February 2012
4-H Extension Corner

4-H Reaching “Any Kid, Any Time, Anywhere”

In any given day, in any month, there is some-thing wonderful taking place in Alabama 4-H. It involves young people learning by doing. It builds Belonging, Independence, Generosity and Mastery. No matter the subject, it will be based on university research in youth development. There will be caring, committed adults and there will be kids having fun. That’s what makes it 4-H.

4-H might be found along the banks of Weiss Lake, the shores of Mobile Bay, the farmland of Houston County, or in the heart of urban Mobile or Birmingham. It’s all 4-H and it’s all good.

In many ways, the Cherokee County 4-H program is representative of what goes on across much of the state. With the support of a great Alabama Cooperative Extension System (ACES) county staff led by Danny Miller and an excellent 4-H Regional Agent, Michael Dillon, the 4-H program makes good use of the unique talents and resources available in the region.

 

In Cherokee County, 4-H folks are “out standing in their field” when it comes to building wildlife habitat. Cherokee County offers youth important opportunities to get outdoors and learn about the natural environment.

One such resource is the partnership with Quail Forever, a group dedicated to the conservation of quail and other wildlife through habitat improvements, public awareness, education, and land management policies and programs. For several years, Quail Forever has worked with the county 4-H program to plant wildlife habitat plots.

Last year, a group of Cherokee County 4-H youth picked up seed and helped plan and plant wildlife plots. Quail Forever and ACES recognized the participants for their time and efforts, with a special "shout out" to Emily Walker of Centre Middle School, Wesley Rogers of Spring Garden, and Alex and Austin Abernathy of Gaylesville.

The foundation of 4-H is club participation. Community 4-H clubs are legendary for the way in which they build friendship and learning through connections between adult mentors and older and younger youth. In many ways, Cherokee County’s Lookout Mountain 4-H Club, led by Mrs. Marie Roberts, represents what is best about 4-H.

The club began its 4-H year by electing officers. The role of officers and the process of orderly meetings – as one aspect of 4-H – is very important. It’s not "going through the motions," but a historically-celebrated opportunity to learn about the democratic process, successful meetings and the process of group decision-making. And "business" is never the focus of 4-H meetings; they are more about building new skills and having fun.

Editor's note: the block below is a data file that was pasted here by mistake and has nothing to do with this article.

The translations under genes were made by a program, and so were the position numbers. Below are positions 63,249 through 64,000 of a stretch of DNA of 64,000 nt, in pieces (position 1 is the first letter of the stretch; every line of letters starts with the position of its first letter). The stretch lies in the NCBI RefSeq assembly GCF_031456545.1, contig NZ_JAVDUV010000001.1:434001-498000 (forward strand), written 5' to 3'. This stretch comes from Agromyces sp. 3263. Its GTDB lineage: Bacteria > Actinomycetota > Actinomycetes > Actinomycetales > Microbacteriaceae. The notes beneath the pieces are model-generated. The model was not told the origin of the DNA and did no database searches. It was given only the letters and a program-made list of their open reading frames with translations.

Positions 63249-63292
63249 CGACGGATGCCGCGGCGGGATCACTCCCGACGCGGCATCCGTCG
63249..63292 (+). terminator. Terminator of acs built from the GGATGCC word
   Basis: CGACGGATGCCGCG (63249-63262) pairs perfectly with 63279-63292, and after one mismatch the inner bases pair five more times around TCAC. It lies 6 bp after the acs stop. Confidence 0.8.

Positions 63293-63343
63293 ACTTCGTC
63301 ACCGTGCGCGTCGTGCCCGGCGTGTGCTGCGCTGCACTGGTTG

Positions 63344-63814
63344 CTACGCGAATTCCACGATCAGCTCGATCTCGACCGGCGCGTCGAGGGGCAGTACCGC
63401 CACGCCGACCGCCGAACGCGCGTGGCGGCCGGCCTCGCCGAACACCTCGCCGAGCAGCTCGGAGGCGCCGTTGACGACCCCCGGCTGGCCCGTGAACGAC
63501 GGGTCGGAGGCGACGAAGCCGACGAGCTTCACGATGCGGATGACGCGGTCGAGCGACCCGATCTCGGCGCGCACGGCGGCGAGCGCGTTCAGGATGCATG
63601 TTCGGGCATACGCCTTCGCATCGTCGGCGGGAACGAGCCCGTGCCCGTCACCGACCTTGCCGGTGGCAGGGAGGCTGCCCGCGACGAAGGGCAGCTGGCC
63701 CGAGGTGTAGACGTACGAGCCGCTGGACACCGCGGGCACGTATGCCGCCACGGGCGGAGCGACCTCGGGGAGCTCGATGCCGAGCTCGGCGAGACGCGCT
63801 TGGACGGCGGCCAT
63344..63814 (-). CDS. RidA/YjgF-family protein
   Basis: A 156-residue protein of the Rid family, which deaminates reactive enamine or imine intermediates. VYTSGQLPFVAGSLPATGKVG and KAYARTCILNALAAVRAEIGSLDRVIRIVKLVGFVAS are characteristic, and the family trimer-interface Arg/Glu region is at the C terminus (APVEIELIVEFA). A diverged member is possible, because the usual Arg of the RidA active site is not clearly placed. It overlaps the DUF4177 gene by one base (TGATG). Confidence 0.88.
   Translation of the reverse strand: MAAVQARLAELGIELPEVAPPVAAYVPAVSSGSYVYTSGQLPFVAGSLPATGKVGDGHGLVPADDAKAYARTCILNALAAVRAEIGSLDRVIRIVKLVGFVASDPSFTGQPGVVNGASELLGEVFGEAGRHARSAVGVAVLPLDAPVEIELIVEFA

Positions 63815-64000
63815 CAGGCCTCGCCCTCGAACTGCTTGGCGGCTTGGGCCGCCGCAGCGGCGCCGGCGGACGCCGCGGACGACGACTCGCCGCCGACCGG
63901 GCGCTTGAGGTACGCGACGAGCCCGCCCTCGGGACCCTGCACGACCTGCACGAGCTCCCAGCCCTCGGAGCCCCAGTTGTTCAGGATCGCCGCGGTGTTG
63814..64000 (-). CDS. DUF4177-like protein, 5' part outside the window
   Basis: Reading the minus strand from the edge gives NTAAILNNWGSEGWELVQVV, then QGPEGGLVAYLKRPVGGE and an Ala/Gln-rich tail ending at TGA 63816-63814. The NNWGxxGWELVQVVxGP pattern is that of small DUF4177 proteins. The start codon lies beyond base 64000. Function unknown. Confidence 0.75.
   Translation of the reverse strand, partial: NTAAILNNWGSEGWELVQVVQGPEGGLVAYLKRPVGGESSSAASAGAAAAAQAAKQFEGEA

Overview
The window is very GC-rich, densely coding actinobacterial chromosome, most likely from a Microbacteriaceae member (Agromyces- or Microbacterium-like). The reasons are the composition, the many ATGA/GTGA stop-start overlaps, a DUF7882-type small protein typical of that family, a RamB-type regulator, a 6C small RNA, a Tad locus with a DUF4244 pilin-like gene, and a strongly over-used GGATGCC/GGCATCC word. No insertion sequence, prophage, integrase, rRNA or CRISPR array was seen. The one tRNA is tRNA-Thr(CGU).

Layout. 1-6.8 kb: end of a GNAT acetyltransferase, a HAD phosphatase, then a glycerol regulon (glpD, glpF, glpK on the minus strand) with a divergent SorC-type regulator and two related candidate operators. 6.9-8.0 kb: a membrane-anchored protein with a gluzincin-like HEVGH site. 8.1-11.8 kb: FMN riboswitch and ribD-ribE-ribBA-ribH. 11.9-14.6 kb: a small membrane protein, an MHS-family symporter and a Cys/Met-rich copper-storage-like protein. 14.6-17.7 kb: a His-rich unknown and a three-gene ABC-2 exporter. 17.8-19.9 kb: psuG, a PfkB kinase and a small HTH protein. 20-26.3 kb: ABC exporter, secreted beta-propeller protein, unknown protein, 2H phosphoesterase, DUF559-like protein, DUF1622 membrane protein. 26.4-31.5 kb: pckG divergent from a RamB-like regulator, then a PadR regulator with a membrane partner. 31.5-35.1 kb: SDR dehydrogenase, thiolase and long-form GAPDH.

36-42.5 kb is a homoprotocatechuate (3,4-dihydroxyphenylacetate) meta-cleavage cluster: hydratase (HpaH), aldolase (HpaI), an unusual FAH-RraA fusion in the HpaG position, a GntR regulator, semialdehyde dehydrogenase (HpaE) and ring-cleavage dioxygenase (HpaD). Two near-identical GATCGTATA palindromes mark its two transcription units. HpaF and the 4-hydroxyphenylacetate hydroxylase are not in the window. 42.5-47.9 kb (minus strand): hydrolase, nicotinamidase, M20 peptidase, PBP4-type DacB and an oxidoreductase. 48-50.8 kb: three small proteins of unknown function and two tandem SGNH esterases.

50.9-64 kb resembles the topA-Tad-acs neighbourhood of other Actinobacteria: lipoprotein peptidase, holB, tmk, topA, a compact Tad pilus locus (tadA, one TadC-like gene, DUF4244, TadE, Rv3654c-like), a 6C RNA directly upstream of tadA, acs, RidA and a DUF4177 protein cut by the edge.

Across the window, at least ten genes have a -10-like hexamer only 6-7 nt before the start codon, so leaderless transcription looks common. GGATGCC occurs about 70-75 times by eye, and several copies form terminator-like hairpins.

Okay, moss usually grows on the north side of the tree and spider webs tend to be on the south side. In 4-H in Cherokee County, you can learn to take advantage of modern technology – and be a tad more accurate – by using global positioning systems to find your way.

 

For the Lookout Mountain 4-H Club that meant a fall filled with learning about global positioning systems (GPS) and hosting a local 4-H photography contest. As an enrichment opportunity, several club members wandered the woods in the Leesburg area geocaching, an outdoor sporting activity in which participants use GPS to hide and seek containers. To finish up the calendar year, the Lookout Mountain group was introduced to tree identification and paid a visit to the Cherokee Manor Senior Living Home with baked goods and a joyful Christmas spirit. 2012 looks to be even more exciting with the Community Club designing a board game, rocketry, rock climbing and kayaking, and a return to the woods for more geocaching.

A hundred miles away, and in a very different setting from the woodlands of Cherokee County, 4-H was doing something just as important. For all our talk about sports — and our support of our Tide, Tigers and Bulldogs, Alabama is one of the least fit and active places in the United States. One of 4-H’s responses to the epidemic of inactivity and poor nutritional choices has been the development of a great program called Just Move! Alabama.

Just Move! Alabama uses club kits to support the program: Jumping for Health; Frisbee, Fun and Food; and Volley, Vitals and Vittles. Each kit has materials and lessons teaching a specific "recreational activity." Lessons on nutrition, food safety and body image are included.

 

Alabama 4-H has responded to the issues of childhood health in the same way it historically responded to teaching family farmers modern agriculture: with university-based research. The Just Move! Alabama program only requires a beach ball, a hula hoop or a jump rope for hours of fun and fitness.

It was Just Move! Alabama that took 4-H Regional Agent Izette McNeally to Hill and Minor Elementary Schools in downtown Birmingham. Did the kids get active? Yes! Did the kids have fun? Yes! Did the kids learn about fitness and nutrition? You bet! Izette reported the children had such a great time "they walked me to my car, jump-roping all the way." Now that sounds like 4-H.

As youth educators, we in 4-H see the tremendous challenges and opportunities which today’s young people face. But with great staff, like Izette and Michael, and tremendous volunteers, like Marie Roberts, we are proud of what we accomplish – in making "the best better," as the 4-H motto states.

Chuck Hill is a State 4-H Specialist and Michael Dillon and Izette McNeally are 4-H Regional Agents.